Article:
Two of our top researchers have been recognised for their outstanding contributions to science and innovation.

On Monday night at Government House in Sydney, Professor Maria Kavallaris was awarded a 2017 NSW Premier’s Prize for Science and Engineering by NSW Premier Gladys Berejiklian.

Professor Kavallaris, of Children’s Cancer Institute and UNSW, won the ‘Leadership in Innovation in NSW’ Prize. The prize is recognition for a career encompassing the discovery of clinically important mechanisms of cancer drug resistance and the development of less toxic cancer therapies using nanotechnology. Her recent work in nanotechnology includes the design of ‘star polymers’ to deliver anti-cancer drugs to their targets. Nanomedicines, with potential for reduced toxicity, could make a great difference to future childhood cancer patients. Adult survivors like Nikki live every day with the late effects of childhood cancer treatment.

Prizewinners at the 2017 NSW Premier's Prizes for Science and Engineering
Prizewinners at the 2017 NSW Premier's Prizes for Science and Engineering (image: Office of the NSW Chief Scientist and Engineer)

Prof Kavallaris won the prize in one of nine categories, and was one of three prize-winners affiliated with UNSW. The top prize, the NSW Scientist of the Year, went to Professor Gordon Wallace, a University of Wollongong researcher known for his groundbreaking work fusing robotics with human biology.

NSW Premier’s Prize-winner a role model for women in STEM

Professor Kavallaris has several important science roles. She heads up our Tumour Biology and Targeting Program of about 20 researchers at Children’s Cancer Institute, and is founding director of the Australian Centre for NanoMedicine at UNSW. She is also a chief investigator on an Australian Research Council Centre of Excellence in Bio-nano Science and Technology.

Close colleagues and collaborators, Professor Tom Davis of Monash University and Professor Justin Gooding of UNSW, were pleased to see Prof Kavallaris win the award.

“I think the Prize is really a reflection of the great work she does and the contribution she makes”, Prof Gooding told SBS News.

With NSW Chief Scientist Mary O’Kane adding “She tackles a range of problems in the cancer area very creatively, very innovatively and she’s such an enthusiast”.

Maria says the prize is for her research group as much as for her, and is pleased that it raises the profile of women in science, technology engineering and maths (STEM). She considers awards like this an important encouragement for women to consider science careers.

For me, an important aspect of winning this Prize is being a role model for future generations of women scientists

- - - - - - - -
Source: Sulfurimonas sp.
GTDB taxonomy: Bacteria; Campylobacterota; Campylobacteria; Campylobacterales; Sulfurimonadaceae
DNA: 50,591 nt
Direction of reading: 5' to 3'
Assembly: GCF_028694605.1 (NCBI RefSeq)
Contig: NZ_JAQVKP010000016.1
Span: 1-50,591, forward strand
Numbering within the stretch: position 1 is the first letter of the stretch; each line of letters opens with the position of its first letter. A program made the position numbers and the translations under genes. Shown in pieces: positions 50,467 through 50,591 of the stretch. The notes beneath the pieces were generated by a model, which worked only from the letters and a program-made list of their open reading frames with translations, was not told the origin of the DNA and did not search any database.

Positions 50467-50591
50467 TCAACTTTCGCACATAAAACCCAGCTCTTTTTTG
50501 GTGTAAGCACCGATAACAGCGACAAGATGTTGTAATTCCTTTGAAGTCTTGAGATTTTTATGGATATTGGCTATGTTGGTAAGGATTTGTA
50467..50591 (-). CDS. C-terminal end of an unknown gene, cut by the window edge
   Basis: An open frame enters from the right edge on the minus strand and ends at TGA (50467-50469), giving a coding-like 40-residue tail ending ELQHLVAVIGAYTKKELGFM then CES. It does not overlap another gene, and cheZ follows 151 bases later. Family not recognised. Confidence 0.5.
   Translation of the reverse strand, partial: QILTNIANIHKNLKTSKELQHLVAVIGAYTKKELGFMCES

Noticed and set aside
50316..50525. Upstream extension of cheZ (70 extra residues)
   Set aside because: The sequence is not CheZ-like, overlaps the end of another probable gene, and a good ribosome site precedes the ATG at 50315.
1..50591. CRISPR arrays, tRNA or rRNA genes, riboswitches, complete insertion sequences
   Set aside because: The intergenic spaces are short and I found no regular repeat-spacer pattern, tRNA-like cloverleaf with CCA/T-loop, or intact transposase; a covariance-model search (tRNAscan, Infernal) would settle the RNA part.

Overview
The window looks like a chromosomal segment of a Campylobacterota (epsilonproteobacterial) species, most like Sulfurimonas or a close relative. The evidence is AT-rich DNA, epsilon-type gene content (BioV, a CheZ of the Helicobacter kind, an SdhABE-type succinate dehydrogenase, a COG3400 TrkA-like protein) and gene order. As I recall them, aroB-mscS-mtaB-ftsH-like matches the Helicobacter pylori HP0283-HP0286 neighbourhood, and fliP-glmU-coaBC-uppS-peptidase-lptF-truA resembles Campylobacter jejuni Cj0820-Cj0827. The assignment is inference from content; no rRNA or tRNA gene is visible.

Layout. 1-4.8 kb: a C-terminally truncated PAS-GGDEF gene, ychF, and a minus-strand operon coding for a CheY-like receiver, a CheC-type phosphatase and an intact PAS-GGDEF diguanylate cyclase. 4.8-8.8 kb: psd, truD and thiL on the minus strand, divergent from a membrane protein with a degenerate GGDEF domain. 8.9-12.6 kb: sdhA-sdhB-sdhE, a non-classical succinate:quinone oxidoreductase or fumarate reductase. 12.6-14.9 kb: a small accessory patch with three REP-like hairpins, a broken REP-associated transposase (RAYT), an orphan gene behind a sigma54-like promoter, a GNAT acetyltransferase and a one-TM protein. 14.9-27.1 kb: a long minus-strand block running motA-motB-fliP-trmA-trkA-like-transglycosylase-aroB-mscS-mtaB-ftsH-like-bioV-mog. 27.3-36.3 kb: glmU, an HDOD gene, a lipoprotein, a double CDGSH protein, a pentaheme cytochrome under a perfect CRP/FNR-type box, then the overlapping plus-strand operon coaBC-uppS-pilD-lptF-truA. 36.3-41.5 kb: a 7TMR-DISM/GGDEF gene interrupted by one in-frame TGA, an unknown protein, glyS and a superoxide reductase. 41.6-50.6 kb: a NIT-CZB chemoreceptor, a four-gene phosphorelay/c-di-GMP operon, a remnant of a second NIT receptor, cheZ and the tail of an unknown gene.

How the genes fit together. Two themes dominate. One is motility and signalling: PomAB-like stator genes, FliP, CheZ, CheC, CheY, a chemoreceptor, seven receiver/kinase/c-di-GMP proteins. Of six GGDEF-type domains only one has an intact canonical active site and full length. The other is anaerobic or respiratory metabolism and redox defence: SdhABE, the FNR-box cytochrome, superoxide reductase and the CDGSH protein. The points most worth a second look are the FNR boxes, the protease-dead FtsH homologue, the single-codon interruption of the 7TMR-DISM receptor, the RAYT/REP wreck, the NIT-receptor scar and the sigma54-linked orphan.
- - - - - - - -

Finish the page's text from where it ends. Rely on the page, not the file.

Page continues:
“The NSW Premier’s Prizes raise community awareness and appreciation of the contribution scientists and engineers make. It’s vital that young women see themselves represented in science and engineering, and be encouraged to pursue STEM careers. For me, an important aspect of winning this Prize is being a role model for future generations of women scientists,” she said.

New AAHMS Fellow

Professor Glenn Marshall AM, was made a Fellow of the Australian Academy of Health and Medical Sciences (AAHMS) at the Academy’s third Annual Scientific Meeting held in Adelaide last week. Prof Marshall was one of 49 new Fellows from around Australia announced last Thursday. He joins fellow Fellows from Children’s Cancer Institute Prof Kavallaris and Executive Director, Prof Michelle Haber AM.

Prof Marshall is a renowned child cancer clinician-researcher. He is a senior paediatric oncologist and former Director of Kids Cancer Centre at Sydney Children’s Hospital, Randwick and is our Head of Translational Research and leader of our Molecular Carcinogenesis program. He has made important discoveries in childhood leukaemia and neuroblastoma. He is Clinical Lead for the Zero Childhood Cancer personalised medicine program which opened a national clinical trial last month.

Professor Ian Frazer, President of the Academy, said the new Fellows play an important part in Australia’s health care system, now and into the future.

“Health and medical research undertaken by the new Fellows of the Academy, and enabled by government and philanthropic funding, will help to ensure quality and equitable health care as we enter the age of precision medicine,” he said.

Congratulations Maria and Glenn!

Read the media release about Maria’s Premier’s Prize and see the full list of new AAHMS Fellows.

Top image: Professor Maria Kavallaris receives her NSW Premier’s Prize in Leadership in Innovation from NSW Premier Gladys Berejiklian. (image: Office of the NSW Chief Scientist and Engineer)

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